Lighting disposal


When it’s time to dispose of your lighting products, you can’t always just toss them in the trash. Many lighting products have specific disposal instructions, and some can be recycled. Following proper disposal practices helps ensure hazardous waste doesn’t harm anyone or contaminate the environment.

Here’s a guide to help you properly dispose of and recycle hazardous materials:


There are two types of hazardous waste in lighting products:

  • Mercury
  • Polychlorinated biphenyl (PCBs)


Most lamps that contain mercury either have a label that states “contains mercury” or the symbol “Hg” in a circle. The following lamps contain mercury:

  • Linear fluorescent lamps
  • Compact fluorescent lamps (CFLs)
  • High Intensity Discharge (HID) lamps including mercury vapour, metal halide, and high-pressure sodium
  • Neon/argon lamps
Proper disposal of lamps containing mercury

Lamps containing mercury should be sent to, or picked up by a waste contractor.

If you have a lamp that’s still intact, place it in its original packaging and label it accordingly. If your lamp is broken, it should be treated as contaminated waste material. Put it in a sealable, non-metal container marked “broken lamp – contains mercury”.

The following companies can help you properly dispose of lamps containing mercury:

Clean Harbors

Environmental Disposal Solutions

Miller Environmental Corporation

Product Care Recycling


Before throwing out a lamp ballast, contact the manufacturer. They use distinct catalogue and date codes to identify products and check if hazardous materials are present. The following ballasts may contain PCBs:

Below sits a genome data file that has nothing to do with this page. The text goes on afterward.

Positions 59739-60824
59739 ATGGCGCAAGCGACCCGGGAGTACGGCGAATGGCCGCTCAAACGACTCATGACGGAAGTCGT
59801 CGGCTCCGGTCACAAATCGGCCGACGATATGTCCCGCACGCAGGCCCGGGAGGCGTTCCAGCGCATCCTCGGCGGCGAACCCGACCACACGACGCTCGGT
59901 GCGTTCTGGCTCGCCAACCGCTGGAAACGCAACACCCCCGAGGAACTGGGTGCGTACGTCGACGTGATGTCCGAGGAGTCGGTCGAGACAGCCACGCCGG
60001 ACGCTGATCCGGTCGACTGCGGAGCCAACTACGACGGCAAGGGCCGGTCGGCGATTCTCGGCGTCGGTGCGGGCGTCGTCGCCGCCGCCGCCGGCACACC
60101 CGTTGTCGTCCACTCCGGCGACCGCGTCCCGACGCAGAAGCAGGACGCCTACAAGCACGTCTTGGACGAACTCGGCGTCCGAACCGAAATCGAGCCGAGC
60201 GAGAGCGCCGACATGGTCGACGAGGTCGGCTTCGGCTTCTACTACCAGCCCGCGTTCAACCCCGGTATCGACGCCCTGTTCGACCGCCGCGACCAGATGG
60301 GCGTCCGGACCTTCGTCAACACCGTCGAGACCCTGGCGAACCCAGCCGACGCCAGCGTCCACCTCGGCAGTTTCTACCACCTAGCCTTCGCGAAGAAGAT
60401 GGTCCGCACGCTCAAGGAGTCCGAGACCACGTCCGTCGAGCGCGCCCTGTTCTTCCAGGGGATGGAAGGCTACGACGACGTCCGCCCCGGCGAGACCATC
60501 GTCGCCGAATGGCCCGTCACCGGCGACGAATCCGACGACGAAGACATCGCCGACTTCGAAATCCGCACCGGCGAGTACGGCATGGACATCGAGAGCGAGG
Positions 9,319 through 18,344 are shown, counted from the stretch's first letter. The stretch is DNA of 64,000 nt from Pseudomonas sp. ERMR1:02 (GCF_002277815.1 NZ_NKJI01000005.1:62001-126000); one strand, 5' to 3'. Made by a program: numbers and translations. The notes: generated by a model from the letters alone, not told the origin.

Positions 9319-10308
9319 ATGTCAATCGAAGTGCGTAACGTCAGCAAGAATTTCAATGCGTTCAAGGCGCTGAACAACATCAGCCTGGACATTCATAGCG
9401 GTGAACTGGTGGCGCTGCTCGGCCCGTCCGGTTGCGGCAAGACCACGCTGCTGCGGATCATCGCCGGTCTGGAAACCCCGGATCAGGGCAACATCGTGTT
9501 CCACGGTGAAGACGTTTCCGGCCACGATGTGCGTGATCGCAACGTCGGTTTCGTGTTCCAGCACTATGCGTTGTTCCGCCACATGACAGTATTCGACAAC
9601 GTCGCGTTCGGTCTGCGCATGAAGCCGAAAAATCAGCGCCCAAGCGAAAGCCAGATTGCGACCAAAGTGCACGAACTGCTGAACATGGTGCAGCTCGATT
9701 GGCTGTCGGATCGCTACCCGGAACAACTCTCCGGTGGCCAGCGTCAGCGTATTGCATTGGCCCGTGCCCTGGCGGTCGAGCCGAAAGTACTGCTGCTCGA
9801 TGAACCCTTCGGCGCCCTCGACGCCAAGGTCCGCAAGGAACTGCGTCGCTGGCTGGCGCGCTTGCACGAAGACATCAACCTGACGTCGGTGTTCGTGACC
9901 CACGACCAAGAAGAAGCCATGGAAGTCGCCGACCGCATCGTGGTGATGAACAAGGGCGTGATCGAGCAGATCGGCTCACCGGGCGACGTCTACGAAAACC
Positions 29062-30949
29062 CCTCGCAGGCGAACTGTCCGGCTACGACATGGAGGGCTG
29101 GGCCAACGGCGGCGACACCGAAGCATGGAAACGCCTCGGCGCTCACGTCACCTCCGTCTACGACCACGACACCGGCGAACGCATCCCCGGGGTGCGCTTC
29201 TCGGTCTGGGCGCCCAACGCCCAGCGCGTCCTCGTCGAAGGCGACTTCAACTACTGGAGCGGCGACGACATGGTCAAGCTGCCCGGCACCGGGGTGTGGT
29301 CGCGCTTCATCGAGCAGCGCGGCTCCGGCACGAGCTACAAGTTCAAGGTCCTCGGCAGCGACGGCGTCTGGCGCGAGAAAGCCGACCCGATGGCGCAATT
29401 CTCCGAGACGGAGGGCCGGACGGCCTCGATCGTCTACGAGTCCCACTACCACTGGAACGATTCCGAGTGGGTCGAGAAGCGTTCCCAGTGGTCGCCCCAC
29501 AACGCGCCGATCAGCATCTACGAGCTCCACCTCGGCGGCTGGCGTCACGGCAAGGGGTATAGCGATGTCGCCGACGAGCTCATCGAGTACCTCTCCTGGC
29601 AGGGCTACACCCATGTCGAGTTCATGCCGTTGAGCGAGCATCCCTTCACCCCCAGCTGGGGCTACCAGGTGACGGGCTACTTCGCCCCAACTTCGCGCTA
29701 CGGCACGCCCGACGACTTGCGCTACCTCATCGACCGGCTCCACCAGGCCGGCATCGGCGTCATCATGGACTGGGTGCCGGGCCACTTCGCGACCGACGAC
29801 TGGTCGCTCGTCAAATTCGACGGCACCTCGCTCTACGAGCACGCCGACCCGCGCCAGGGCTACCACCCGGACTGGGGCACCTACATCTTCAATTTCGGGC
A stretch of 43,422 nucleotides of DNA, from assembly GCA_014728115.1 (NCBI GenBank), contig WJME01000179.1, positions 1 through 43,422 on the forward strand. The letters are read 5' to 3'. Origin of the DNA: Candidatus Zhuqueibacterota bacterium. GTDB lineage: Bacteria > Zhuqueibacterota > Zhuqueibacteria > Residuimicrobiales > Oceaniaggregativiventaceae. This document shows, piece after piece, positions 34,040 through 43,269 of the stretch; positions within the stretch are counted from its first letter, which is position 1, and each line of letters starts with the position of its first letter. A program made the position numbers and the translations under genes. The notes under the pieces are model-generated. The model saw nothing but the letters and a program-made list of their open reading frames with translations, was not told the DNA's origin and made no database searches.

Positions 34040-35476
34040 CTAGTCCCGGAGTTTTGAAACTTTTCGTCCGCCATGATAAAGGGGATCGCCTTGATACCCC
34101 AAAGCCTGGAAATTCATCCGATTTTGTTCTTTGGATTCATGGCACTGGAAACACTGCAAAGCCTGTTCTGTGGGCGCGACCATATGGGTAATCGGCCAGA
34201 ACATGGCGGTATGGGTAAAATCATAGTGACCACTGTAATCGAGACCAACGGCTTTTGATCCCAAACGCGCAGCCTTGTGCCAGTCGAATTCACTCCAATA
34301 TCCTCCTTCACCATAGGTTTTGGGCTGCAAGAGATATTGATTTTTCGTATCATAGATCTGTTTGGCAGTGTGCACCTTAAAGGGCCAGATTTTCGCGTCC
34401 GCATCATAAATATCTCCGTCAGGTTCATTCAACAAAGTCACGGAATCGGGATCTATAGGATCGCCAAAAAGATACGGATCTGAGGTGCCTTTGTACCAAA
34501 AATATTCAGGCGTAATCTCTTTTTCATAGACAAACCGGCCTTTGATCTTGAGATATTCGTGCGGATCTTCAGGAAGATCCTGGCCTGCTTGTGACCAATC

• Linear fluorescent ballasts manufactured before 1981
  • HID ballasts manufactured before 1981

Proper disposal of ballasts containing PCBs

Ballasts should only be removed by qualified personnel and only after the circuit has been de-energized. Once removed, place ballasts into a heavy mil, clear plastic bag. Next, place the bag into a labeled 205 litre steel waste drum with a sealable gasket lid, or a labeled 20 litre white plastic pail with a locking lid. Check with your waste contractor for labeling instructions.

The following companies can help you properly dispose of ballasts containing PCBs:

Clean Harbors

Miller Environmental Corporation


It’s always a good idea to carefully dispose of your lighting products, even when they’re not hazardous.

Incandescent & halogen lamps

Since incandescent and halogen bulbs are non-toxic, you can place them in your regular garbage. Be mindful of glass shards when throwing these away.

LED lamps

LEDs are non-toxic and can also be thrown out with your regular garbage; however, some parts of LEDs can be recycled. We recommend calling local disposal companies to see if they accept and recycle LEDs.

The following company can help you properly dispose of non-hazardous materials:

Environmental Disposal Solutions